“This is what would happen if the women of the Deadly Viper Assassination Squad in Kill Bill joined the Me Too Movement.”
POPOVA is an action/drama about a group of discontented women who band together to wage war against their male oppressors. When a moral dilemma causes Scarlet Rose to disappear from the group, her young protege Sadie Mars, an ardent believer in their violent feminist code, takes it upon herself to uncover the truth behind her mentor’s betrayal.
The second issue of POPOVA ramps up the tension as Scarlet is confronted by her former clan and Sadie is forced to make a decision that will permanently alter the course of both their lives.
This second issue of Popova picks right back up with the themes of the previous issue. The two main characters continue their violent ride with very stylish scenes of bloodied mayhem.
What I enjoy about this series so far is how it doesn’t draw a clear line between right and wrong. The clan of murderous women seem to have their hearts in the right place—as they only kill abusive and or violent men—but those virtues are quickly tested when they are ordered to kill a former member by their leader. Something that most members of the clan seem to be all too eager to do.
This casts an interesting light on the feminist ideology. The clan has a strict code about not killing other women, yet they seem to jump at the chance to do so because one of their own appears to have been corrupted by the male gender. Meaning, Scarlet, the badass protagonist of the first issue, has realized men and women are both capable of committing evil deeds. But her former allies have blinded themselves to this fact—with the exception being that they plan on killing her.
There’s a complicated dynamic between Scarlet and Sadie, the girl she liberated from an evil, abusive man. Sadie is now a member of the clan and has spilled her share of blood. She holds these extreme feminist views very close to her heart, but once she’s told her former mentor must be killed in the name of women, can she go through with it after all they’ve been through together?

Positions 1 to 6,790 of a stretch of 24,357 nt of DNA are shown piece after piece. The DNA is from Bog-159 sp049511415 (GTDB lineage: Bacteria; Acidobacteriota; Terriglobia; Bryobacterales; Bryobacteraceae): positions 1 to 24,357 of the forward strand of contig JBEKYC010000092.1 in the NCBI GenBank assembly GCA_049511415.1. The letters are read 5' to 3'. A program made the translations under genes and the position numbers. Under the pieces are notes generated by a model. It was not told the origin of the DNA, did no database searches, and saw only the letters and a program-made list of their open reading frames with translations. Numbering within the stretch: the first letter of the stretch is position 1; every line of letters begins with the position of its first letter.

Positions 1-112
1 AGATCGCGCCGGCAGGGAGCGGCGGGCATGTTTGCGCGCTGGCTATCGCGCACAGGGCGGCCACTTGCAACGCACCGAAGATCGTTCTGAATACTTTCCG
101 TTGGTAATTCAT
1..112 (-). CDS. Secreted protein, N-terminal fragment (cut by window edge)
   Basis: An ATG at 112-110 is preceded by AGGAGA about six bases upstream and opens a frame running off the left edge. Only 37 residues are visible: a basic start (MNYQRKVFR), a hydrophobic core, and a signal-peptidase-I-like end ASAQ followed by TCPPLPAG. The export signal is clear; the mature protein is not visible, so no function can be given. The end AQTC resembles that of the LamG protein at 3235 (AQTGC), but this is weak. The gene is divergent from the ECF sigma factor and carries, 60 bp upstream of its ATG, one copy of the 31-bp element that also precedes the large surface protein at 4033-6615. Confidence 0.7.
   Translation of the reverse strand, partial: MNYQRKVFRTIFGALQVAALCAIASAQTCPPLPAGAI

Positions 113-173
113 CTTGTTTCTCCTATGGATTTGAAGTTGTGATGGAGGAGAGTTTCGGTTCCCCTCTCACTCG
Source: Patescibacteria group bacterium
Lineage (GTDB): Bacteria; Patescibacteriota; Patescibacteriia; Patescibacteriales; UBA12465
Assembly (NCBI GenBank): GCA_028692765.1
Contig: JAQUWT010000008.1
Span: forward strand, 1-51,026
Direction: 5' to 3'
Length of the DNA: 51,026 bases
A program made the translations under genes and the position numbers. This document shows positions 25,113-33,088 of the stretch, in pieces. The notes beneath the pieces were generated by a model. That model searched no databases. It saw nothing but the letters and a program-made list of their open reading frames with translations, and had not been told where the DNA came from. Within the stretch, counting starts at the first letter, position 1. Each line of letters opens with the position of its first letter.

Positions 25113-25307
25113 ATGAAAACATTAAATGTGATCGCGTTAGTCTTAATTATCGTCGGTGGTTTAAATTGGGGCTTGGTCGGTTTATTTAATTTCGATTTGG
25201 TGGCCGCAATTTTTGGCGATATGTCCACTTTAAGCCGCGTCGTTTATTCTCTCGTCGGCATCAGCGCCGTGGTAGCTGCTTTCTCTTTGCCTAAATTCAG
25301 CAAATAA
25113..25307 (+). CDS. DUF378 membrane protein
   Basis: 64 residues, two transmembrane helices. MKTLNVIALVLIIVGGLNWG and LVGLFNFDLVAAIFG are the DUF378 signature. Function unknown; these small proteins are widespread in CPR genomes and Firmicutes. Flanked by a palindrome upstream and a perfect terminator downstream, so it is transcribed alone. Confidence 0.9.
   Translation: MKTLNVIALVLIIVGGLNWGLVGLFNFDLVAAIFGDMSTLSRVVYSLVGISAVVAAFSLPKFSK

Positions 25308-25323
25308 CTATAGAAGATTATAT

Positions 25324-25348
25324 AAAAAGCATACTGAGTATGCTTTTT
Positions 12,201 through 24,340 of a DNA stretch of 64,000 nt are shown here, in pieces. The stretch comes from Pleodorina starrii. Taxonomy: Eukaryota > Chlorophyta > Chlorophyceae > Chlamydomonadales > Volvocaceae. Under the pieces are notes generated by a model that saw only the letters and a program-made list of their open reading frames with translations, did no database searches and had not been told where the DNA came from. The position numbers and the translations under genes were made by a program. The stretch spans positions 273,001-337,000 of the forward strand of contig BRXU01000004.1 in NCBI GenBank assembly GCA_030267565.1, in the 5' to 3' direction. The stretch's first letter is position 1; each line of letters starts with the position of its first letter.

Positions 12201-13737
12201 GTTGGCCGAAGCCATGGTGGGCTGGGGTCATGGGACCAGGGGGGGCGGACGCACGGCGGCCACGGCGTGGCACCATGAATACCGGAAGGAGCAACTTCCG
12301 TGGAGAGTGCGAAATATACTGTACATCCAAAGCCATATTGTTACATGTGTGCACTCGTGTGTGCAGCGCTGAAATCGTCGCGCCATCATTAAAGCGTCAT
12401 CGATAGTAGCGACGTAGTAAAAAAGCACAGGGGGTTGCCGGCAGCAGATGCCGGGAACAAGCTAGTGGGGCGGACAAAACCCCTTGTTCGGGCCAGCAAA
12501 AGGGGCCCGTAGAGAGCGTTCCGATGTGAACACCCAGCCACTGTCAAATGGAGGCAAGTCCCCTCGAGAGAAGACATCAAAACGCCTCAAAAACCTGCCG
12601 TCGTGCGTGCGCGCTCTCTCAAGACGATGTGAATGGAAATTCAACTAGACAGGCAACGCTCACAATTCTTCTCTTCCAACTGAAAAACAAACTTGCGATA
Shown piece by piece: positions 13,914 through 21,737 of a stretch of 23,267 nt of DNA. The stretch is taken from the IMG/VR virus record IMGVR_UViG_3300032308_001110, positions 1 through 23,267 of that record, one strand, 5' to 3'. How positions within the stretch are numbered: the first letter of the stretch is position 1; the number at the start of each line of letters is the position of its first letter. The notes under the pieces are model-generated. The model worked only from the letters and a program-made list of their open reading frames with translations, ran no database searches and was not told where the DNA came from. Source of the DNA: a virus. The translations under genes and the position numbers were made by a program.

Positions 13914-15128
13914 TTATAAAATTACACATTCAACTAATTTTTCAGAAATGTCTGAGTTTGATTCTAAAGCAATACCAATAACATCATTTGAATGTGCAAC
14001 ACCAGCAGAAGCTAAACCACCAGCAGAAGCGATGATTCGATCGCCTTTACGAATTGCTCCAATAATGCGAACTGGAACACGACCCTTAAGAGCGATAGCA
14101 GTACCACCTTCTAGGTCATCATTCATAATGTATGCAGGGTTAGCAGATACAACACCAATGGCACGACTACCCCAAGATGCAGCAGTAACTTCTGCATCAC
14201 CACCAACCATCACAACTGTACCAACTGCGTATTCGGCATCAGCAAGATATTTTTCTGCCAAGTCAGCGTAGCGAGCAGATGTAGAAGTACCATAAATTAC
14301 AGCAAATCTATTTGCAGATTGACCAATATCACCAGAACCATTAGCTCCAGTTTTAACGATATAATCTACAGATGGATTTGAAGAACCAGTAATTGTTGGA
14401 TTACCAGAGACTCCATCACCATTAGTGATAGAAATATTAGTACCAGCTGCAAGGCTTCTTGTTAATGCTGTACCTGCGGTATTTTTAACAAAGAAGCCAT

I love the art so far in this series. The black and white lends itself quite well to these types of comics. Though, I do wish they had some colorful splash pages. Or maybe throw in some reds here and there to further push the bloody narrative of this story. I think that would make this comic stand out in the indie scene to the point where it would become a much bigger deal. The story is already there.
Speaking of the story, I love the writing for this series. The pacing, dialogue, and plot are excellent. What could easily be a bland Tarantino ripoff comes off as fresh and original. You can tell just how much the creators have put into this story. This comic isn’t your typical slapped together indie passion project. These folks know what they’re doing and they pay attention to the details.
I’m giving Popova # 2…
4 Out Of 5 Whiskey Shots
POPOVA #2 was written by Dre Torres and Alex Valdes, a Miami based filmmaking duo best known for the feature-length documentary The Last Taino. The book features cinematic black & white artwork by Ari Syahrazad (No Angel, Phoenix Run), and variant cover art by Ian Cinco (Erratica: Volume 1 Shift of Essence)
If you’d like to check out more Popova related things, you can go to the official website HERE.